|Full name||Sidney Burr Beardslee Wood Jr.|
|Country (sports)||United States|
November 1, 1911|
Black Rock, Connecticut, United States
|Died||January 10, 2009
Palm Beach, Florida, United States
|Turned pro||1927 (amateur tour)|
|Plays||Right-handed (1-handed backhand)|
|Int. Tennis HoF||1964 (member page)|
|Highest ranking||No. 5 (1938, A. Wallis Myers)|
|Grand Slam Singles results|
|French Open||3R (1928, 1932)|
|US Open||F (1935)|
|Grand Slam Doubles results|
|US Open||F (1942)|
|Grand Slam Mixed Doubles results|
|French Open||F (1932)|
|Davis Cup||F (1934)|
Sidney Burr Wood Jr. (November 1, 1911 – January 10, 2009) was an American tennis player.
Wood won the 1931 Wimbledon Gentlemen's Singles title. Wood was ranked in the world's Top 10 five times between 1931 and 1938, and was ranked World No. 6 in 1931 and 1934 and No. 5 in 1938 by A. Wallis Myers of The Daily Telegraph.
Wood was born in Black Rock, Connecticut. He won the Arizona State Men’s Tournament on his 14th birthday, which qualified him for the French Championship and earned him a spot at Wimbledon. He attended The Hill School in Pottstown, Pennsylvania, where he created the tradition of "J-ball." In the 1927 Wimbledon Championships, Wood became the youngest competitor in the Men's Singles at 15 years 231 days old and the Men's Doubles at 15 years 234 days old. He was the third youngest winner of the Wimbledon Championships, which he won in 1931 at the age of 19 after Frank Shields withdrew due to an ankle injury. Shields did so on request of the U.S. Davis Cup Committee, "Frank wanted to play me and it was an insult to Wimbledon and the public that he didn't," recalled Wood. Wood is the only uncontested winner of a Wimbledon final. He also reached the finals of the Mixed Doubles of the French Championships in 1932, the Davis Cup in 1934, and the U.S. National Championships Men's Singles in 1935.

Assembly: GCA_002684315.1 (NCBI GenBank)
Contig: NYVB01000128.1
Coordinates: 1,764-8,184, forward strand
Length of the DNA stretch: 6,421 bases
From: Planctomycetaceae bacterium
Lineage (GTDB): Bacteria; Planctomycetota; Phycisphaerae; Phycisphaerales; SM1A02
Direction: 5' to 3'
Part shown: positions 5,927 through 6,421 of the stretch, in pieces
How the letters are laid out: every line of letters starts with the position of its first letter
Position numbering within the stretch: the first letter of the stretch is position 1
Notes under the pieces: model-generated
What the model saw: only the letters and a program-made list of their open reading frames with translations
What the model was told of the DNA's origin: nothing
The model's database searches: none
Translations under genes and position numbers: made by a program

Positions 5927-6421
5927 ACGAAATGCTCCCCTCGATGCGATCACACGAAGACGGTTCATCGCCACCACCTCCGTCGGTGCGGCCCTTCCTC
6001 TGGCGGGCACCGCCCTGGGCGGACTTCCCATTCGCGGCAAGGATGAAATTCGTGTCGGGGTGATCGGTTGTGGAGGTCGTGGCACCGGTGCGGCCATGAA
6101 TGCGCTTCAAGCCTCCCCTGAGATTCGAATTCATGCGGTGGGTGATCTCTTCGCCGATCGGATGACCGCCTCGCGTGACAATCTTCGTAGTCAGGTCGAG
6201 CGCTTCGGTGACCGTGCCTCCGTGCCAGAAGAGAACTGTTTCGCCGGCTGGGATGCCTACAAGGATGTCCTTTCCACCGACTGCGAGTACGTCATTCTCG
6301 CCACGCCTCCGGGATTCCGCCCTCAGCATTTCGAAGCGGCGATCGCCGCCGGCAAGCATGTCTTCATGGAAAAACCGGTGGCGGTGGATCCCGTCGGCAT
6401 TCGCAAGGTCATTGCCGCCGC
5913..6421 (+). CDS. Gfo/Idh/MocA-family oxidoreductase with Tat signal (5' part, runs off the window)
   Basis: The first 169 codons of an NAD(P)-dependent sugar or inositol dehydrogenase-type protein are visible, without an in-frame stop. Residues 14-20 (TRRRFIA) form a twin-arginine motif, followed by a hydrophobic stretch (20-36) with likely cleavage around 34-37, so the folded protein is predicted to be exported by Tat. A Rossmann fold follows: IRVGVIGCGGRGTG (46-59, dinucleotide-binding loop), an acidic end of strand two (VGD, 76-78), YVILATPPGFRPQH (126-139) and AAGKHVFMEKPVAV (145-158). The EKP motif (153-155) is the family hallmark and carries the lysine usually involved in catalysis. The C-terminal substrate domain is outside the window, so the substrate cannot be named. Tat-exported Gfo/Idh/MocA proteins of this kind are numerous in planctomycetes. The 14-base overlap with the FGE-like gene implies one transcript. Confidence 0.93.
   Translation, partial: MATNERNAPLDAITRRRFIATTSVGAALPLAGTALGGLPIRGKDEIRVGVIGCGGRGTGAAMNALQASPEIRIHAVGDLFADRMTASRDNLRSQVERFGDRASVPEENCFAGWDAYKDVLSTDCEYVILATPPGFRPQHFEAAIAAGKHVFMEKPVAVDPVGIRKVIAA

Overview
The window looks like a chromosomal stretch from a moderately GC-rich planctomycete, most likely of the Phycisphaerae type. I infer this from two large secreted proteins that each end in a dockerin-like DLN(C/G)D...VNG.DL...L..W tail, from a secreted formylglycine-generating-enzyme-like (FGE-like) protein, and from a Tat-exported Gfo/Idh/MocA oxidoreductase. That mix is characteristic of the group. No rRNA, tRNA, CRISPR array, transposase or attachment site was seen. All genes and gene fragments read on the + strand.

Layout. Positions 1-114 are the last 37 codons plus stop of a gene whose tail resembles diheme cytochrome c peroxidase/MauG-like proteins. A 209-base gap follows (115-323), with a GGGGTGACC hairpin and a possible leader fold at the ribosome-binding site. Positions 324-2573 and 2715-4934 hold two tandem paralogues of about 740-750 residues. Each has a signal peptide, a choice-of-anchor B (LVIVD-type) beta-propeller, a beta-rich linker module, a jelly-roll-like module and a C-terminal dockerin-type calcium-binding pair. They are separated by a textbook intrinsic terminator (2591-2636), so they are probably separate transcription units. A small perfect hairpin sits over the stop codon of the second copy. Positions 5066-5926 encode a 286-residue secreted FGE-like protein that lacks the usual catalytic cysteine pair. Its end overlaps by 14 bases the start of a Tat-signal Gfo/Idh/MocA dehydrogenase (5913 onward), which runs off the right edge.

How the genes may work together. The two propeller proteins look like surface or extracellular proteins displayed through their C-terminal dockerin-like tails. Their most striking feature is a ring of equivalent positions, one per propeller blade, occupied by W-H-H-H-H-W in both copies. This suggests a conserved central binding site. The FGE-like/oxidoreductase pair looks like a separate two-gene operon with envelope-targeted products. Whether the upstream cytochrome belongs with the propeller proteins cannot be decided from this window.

Wood is credited with inventing, designing and patenting Supreme Court, a synthetic playing surface used for indoor courts. It was used by the World Championship Tennis tour from 1973 to 1978. He was inducted into the Tennis Hall of Fame in 1964. At the time of his death, he was the oldest living Hall of Famer.
Grand Slam finals
Singles: 2 (1 title, 1 runner-up)
|Runner-up||1935||U.S. National Championships||Grass||Wilmer Allison||2–6, 2–6, 3–6|||
Doubles: 1 runner-up
|Runner-up||1942||U.S. Championships||Grass||Ted Schroeder|| Gardnar Mulloy
|7–9, 5–7, 1–6|||
Mixed Doubles: 1 runner-up
|Runner-up||1932||French Championships||Clay||Helen Wills Moody|| Betty Nuthall
Wood was the father of David, Colin,[a] Sidney III, and W. Godfrey Wood. Sidney Wood III, a Yale tennis player, died at the age of 22 in an early morning car accident in a car driven by a tennis teammate on a North Carolina highway in 1961.
Wood is survived by his other three sons.
- "Bromwich Placed Third", The Sydney Morning Herald, October 5, 1938.
- Béla Kehrling, ed. (November 1, 1931). "Külföldi hírek" [International news] (PDF). Tennisz és Golf. III (in Hungarian). Budapest, Hungary: Egyesült Kő-, Könyvnyomda. Könyv- és Lapkiadó Rt. 20: 16–17. Retrieved February 10, 2012.
- Tennis Master Sydney Wood Dies Southampton Press, January 15, 2009.
- "Wimbledon Records & Statistics". Event Guide - History. AELTC. Retrieved January 14, 2009.
- Collins, Bud (2010). The Bud Collins History of Tennis (2nd ed.). [New York]: New Chapter Press. p. 43. ISBN 9780942257700.
- Richard Goldstein (January 14, 2009). "Sidney Wood, 97, only Wimbledon winner by default". NY Times. Retrieved April 2, 2012.
- Tennis Great Sidney Woods Dies Associated Press, January 11, 2009
- "Wimbledon Rolls of Honour / Gentlemen's Singles". Wimbledon official tournament website. Retrieved 2015-09-27.
- "U.S. Open Past Champions / Men's Singles". U.S. Open official website. Retrieved 2015-09-27.
- "U.S. Open Past Champions / Men's Doubles". U.S. Open official website. Retrieved 2015-09-27.
- Segal, David. "Double Exposure: a Moment With Diane Arbus Created a Lasting Impression." Washington Post, May 12, 2005. Retrieved February 3, 2010.
- Father & Son Time Magazine, March 31, 1961